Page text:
PANA: Mr. President, many observers believe that Upper Volta will be going through a difficult period in the coming months. Do you share these concerns?

Sankara: Our country is part of a continent and a group of countries which, to one degree or another, are going through a period of crisis. We are all affected, and Upper Volta perhaps a little more than the others. If your question means that the Revolution will accentuate the crisis and worsen the situation, my immediate answer is no. The Revolution will set our country on the road to progress.

PANA: Do you have a magic recipe, Mr. President?

Sankara: The magic recipe is the Voltaic people. Let’s take a look back at the first six months of the now defunct CSP [Council of the Salvation of the People] government, in which I participated [3]. No one can deny that those six months were an era of hope for the Voltaic people. Our popular masses were largely committed to the process of change announced by the CSP. But this momentum was broken on May 17, and the process sabotaged by our people’s internal and external enemies. The revolution will put this process back on track. This is why we are firmly convinced that our people, through the revolution, will resolutely embark on the road to progress. The people of Volta have realized what they can do for themselves. They are on the road to progress. Our people have enough means and resources to make themselves happy.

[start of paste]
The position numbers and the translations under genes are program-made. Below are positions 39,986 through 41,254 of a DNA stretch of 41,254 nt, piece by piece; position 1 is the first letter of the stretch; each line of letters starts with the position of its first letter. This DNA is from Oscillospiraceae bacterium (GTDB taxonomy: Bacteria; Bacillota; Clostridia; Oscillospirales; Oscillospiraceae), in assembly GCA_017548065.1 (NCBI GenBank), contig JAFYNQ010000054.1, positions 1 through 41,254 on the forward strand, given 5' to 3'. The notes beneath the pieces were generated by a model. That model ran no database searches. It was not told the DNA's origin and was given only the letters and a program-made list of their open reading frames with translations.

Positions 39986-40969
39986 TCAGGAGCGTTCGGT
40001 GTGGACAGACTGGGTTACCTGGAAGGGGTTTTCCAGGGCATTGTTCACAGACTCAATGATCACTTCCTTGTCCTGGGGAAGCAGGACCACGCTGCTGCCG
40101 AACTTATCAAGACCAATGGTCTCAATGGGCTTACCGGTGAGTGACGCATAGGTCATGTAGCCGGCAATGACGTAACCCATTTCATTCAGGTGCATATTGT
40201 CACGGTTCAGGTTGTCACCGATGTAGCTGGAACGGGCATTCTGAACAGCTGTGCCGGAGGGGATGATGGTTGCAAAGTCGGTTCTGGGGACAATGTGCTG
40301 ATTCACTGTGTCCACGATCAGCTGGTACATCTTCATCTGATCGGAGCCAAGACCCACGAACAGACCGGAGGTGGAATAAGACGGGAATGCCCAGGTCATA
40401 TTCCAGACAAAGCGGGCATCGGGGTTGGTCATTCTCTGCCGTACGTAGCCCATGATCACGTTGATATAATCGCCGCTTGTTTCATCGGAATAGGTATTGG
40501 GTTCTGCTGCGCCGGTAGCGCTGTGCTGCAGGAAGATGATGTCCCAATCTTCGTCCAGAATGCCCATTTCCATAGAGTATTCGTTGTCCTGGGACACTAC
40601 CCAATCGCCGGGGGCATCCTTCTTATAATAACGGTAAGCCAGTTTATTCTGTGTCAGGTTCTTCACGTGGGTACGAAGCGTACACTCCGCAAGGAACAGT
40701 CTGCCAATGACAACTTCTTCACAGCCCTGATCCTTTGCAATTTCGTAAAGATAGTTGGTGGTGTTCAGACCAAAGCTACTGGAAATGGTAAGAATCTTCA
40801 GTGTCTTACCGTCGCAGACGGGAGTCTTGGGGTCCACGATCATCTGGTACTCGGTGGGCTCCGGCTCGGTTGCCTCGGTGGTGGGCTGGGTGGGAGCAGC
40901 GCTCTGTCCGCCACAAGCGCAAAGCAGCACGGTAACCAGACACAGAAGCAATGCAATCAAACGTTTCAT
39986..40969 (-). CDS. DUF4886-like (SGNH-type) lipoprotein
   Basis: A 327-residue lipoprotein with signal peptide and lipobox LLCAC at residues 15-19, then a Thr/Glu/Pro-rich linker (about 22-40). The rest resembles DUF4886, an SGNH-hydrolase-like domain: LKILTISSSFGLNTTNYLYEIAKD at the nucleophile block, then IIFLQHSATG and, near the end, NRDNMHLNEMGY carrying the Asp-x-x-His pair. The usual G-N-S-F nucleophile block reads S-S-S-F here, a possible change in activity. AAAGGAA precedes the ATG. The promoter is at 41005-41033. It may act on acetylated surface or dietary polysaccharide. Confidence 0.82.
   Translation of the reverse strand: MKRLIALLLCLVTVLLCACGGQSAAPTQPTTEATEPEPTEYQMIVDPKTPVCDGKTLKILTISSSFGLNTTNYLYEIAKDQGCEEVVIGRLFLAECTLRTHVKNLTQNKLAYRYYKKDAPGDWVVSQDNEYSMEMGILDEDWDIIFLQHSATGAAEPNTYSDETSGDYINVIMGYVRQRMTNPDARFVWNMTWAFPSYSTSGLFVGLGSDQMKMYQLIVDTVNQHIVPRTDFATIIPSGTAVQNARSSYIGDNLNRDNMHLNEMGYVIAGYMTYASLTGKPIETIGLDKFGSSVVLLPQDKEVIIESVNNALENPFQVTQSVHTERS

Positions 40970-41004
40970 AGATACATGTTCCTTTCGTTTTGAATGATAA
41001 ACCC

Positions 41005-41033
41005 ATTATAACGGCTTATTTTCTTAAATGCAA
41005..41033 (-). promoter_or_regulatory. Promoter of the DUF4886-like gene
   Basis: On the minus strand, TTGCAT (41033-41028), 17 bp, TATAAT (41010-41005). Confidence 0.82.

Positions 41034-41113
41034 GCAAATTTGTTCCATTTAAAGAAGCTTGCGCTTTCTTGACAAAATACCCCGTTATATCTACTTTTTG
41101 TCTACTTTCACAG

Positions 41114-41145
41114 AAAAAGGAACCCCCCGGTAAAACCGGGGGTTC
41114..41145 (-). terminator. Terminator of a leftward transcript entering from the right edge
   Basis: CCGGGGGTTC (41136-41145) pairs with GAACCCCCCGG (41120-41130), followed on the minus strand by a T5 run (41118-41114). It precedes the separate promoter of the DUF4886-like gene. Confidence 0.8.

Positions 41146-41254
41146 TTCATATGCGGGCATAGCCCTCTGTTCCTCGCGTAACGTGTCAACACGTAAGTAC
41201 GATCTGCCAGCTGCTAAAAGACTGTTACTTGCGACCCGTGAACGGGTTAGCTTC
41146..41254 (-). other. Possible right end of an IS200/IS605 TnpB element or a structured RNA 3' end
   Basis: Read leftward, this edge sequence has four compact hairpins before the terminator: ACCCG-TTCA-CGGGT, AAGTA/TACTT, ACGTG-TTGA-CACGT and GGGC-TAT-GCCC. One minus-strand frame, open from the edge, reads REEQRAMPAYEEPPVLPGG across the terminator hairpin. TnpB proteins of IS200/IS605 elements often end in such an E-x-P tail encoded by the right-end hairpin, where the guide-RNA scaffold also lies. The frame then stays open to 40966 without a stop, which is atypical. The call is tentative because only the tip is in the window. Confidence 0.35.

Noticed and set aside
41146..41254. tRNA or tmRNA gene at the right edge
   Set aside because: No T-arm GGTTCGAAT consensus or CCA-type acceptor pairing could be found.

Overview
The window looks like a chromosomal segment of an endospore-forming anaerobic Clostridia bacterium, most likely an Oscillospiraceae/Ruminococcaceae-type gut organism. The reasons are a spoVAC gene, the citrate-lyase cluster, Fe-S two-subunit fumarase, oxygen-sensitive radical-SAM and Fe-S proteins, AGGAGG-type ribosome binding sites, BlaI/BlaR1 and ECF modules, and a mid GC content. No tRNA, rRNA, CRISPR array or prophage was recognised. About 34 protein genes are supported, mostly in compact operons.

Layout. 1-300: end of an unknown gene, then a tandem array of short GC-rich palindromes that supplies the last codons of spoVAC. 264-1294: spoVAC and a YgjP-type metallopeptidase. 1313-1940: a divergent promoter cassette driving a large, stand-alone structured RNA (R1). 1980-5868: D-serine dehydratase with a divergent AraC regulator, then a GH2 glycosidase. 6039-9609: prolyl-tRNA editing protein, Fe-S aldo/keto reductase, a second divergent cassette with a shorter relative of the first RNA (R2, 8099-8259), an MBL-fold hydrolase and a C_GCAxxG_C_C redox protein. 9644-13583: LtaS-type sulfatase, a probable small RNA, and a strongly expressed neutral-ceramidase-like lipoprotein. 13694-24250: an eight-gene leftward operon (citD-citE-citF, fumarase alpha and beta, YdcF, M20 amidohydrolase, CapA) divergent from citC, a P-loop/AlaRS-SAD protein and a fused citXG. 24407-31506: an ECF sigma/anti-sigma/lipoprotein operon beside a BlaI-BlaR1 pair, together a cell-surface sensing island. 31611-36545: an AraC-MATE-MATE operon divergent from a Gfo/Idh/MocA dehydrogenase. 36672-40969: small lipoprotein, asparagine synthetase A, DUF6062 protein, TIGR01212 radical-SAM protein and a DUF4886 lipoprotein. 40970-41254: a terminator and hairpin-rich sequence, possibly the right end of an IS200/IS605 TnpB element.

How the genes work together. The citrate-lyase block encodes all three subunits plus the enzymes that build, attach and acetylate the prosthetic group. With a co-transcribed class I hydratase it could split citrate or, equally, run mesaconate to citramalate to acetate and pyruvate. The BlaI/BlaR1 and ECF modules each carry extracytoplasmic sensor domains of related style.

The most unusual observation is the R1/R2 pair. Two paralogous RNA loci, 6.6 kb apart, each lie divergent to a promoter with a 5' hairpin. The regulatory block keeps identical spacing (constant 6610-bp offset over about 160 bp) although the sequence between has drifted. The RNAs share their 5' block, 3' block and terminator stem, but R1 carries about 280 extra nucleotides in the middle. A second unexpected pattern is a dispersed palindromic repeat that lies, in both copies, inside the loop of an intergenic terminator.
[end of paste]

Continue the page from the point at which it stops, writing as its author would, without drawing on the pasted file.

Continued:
PANA: Mr. President, can you tell us about your government’s program?

Sankara: This program will be made public in a few days, as will the composition of the government. So I’ll limit myself to telling you that the first task of the government of the Voltaic revolution will be to liberate mentalities.

This is the top priority of our political program. Liberating mentalities means showing Voltaïques that they can transform their economic and social situation by themselves. That’s why we’re going to offer Voltaïques a program designed to satisfy their aspirations and daily concerns.

PANA: The legacy [of colonialism] that you have isn’t the most attractive?

Sankara: We are perfectly well aware [that it is not]. After 25 years of independence, 95% of our people are still illiterate, our children lack schools, and the privileged few who do get an education receive it in a foreign language, which is still our language of communication. Our heritage is disappearing. Our sick lack hospitals and medicines. Our families don’t have enough to eat, and in our villages water is still an extremely rare commodity over which we have no control; very often our mothers and daughters have to walk dozens of kilometers every day to fetch a little brackish water that is unfit for consumption.

Our peasant masses are left to fend for themselves, and the only relationship they have with the State is the collection of taxes. Upper Volta is even obliged to sell its blood: the flower of our youth is forced to emigrate to sell its labor force abroad.